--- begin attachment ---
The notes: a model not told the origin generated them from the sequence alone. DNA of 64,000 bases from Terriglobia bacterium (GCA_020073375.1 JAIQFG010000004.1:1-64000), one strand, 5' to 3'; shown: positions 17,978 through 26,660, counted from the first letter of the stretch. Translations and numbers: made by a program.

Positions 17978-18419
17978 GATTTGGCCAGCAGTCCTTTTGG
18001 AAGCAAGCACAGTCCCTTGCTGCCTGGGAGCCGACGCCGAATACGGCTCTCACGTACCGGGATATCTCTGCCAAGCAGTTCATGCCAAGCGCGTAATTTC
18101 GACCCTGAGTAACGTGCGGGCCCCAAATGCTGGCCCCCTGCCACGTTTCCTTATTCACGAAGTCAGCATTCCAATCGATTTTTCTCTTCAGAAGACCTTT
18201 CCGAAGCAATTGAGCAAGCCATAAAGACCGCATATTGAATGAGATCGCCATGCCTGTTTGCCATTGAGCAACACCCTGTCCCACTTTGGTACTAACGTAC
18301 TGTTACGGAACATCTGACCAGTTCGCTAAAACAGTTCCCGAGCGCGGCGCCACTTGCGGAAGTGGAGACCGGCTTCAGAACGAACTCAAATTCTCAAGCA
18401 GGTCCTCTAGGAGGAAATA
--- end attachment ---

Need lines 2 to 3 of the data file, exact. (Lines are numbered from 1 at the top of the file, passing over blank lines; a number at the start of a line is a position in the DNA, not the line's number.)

Positions 17978-18419
17978 GATTTGGCCAGCAGTCCTTTTGG